Step 1: Watch the Overview Video
Step 2: Familiarize Yourself with the SUGAR and Debriefing Literature
In order to best understand the framework for SUGAR and the importance of skilled debriefing, we recommend you read at least the following two articles:
Butteris SM, Gladding SP, Eppich W, Hagen SA, Pitt MB, Investigators S. Simulation Use for Global Away Rotations (SUGAR): Preparing Residents for Emotional Challenges Abroad-A Multicenter Study. Academic pediatrics 2014; 14(5): 533-41.
Eppich W, Cheng A. Promoting Excellence and Reflective Learning in Simulation (PEARLS): Development and Rationale for a Blended Approach to Health Care Simulation Debriefing. Simulation in healthcare : journal of the Society for Simulation in Healthcare 2015.
Step 3: Download Case Example
Download this sample case to follow along in the facilitator training videos.
Step 4: Understand how to use the SUGAR Case Handouts
These three short tutorials (3-4 minutes each) provide an overview of how to use the SUGAR Case Handouts and Debriefing Script.
SUGAR Case Handout Overview
SUGAR Paradigm Overview
SUGAR Debriefing Script Overview
Step 5: Prepare Your SUGAR Supplies
SUGAR Supply Video
Step 6: See SUGAR in Action
Because SUGAR differs in many ways from traditional simulation sessions, in order to understand how to facilitate the sessions successfully, it is imperative that you have seen them play out in real time. The videos below provide a look at residents encountering obstacles in managing diabetic ketoacidosis and debriefing the session afterwards. Be sure to follow along with your case handouts.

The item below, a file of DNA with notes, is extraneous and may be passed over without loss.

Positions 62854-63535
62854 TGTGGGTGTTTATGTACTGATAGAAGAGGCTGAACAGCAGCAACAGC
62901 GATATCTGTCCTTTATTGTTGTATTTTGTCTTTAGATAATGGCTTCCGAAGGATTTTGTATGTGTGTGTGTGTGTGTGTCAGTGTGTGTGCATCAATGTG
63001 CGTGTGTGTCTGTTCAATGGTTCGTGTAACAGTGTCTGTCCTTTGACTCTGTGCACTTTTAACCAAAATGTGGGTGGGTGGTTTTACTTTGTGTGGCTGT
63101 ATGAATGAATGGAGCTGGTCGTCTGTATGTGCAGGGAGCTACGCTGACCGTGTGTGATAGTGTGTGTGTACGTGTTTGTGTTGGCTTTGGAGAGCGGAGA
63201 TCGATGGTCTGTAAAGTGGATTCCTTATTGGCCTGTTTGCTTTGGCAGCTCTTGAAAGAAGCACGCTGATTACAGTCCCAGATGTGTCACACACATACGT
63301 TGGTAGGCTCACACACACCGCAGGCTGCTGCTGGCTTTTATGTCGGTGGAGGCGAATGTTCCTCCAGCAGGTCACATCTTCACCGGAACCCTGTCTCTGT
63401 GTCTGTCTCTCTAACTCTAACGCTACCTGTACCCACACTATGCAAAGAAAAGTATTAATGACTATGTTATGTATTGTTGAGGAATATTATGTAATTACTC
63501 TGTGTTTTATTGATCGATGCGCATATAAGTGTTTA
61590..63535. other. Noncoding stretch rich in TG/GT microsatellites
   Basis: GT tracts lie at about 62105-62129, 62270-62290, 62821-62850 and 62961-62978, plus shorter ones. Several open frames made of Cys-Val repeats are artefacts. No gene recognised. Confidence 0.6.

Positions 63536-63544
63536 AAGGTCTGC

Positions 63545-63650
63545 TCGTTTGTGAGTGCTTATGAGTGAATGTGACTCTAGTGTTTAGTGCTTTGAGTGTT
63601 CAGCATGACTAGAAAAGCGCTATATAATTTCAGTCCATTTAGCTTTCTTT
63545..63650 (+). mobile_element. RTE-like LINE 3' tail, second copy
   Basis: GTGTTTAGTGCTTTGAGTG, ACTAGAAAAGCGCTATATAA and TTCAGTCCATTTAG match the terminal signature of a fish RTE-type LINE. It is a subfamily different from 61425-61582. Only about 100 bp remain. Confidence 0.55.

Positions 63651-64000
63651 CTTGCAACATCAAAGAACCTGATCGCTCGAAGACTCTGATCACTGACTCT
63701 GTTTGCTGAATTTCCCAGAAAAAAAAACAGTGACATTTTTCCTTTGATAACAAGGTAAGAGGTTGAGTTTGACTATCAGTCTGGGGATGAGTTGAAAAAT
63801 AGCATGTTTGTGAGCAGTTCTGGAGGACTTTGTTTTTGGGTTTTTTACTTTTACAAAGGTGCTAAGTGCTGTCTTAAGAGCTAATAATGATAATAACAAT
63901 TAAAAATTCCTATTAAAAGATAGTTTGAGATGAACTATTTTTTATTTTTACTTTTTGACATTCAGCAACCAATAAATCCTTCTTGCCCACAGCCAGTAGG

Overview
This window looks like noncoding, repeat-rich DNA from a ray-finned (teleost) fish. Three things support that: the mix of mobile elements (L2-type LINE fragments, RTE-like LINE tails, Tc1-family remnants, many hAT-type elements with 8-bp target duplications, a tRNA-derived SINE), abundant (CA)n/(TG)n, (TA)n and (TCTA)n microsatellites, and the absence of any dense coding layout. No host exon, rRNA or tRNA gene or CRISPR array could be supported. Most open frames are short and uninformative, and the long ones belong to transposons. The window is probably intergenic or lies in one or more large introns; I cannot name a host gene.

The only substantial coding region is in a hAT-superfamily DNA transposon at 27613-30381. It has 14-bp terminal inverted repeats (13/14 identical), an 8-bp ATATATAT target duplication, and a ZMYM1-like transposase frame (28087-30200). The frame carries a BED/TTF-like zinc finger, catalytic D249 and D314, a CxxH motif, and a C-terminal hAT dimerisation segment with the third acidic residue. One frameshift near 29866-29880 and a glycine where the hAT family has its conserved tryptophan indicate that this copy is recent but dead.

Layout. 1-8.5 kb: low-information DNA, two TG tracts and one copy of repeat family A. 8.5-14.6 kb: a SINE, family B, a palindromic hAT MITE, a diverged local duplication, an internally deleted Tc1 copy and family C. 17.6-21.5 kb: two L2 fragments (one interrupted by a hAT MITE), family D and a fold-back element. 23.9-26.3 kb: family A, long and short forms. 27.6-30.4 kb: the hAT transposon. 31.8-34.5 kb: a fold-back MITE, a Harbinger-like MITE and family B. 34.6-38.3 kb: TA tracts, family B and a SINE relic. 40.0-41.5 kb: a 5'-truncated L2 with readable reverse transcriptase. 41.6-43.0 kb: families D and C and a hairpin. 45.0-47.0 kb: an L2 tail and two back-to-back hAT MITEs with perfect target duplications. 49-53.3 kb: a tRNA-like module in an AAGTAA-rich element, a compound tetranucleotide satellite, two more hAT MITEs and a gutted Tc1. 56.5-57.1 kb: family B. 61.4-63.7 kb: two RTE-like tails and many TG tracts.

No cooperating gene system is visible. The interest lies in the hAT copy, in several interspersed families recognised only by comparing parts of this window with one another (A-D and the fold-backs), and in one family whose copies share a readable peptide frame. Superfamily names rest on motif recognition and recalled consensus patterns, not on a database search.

Keep in mind, these cases are not meant to be perfect examples of how to lead SUGAR sessions, but rather to highlight key aspects of facilitating SUGAR using the handouts as guides. You’ll note, for example, that on occasion during the debriefings, we fall back to the common format of asking “what am I thinking questions?” When you notice these types of questions, practice reframing the question using the advocacy/inquiry model on the handout where you pair your observation with your point of view.
Step 7: Understand the Emotional Power of SUGAR
One of the primary goals of SUGAR is to elicit complex emotions that mimic those often encountered in resource-limited settings in the safety of a simulated environment. This allows participants to experience and process these emotions in a controlled and supported environment BEFORE they experience them thousands of miles away, potentially without access to immediate support. The DKA case demonstrates the frustration providers can feel when faced with managing a patient without the resources they are used to having, and the empowerment that comes from the dynamic problem solving needed to overcome these limitations. Other cases in the curriculum, however, address more challenging emotional triggers such as perceived futility, death and long-term disability, and delays in care.
The following case deals with a neonate who requires advanced resuscitation, yet there is no access to a ventilator. Whereas the DKA case required intellectual problem solving, this case illustrates how SUGAR can be used to elicit and debrief powerful emotions and challenges less likely to be addressed in a traditional preparatory curriculum.
Keep in mind, these cases are not meant to be perfect examples of how to lead SUGAR sessions, but rather to highlight key aspects of facilitating SUGAR using the handouts as guides. You may notice how much of the rich discussion in the debriefing has nothing to do with medical management but rather cultural differences. Even so, it is quite tempting to fall back to our role as teachers to fill in knowledge gaps, often by asking what am I thinking questions. When you notice this, attempt to reframe the question using the advocacy/inquiry model on the handout where you pair your observation with your point of view.
Neonatal Resuscitation Video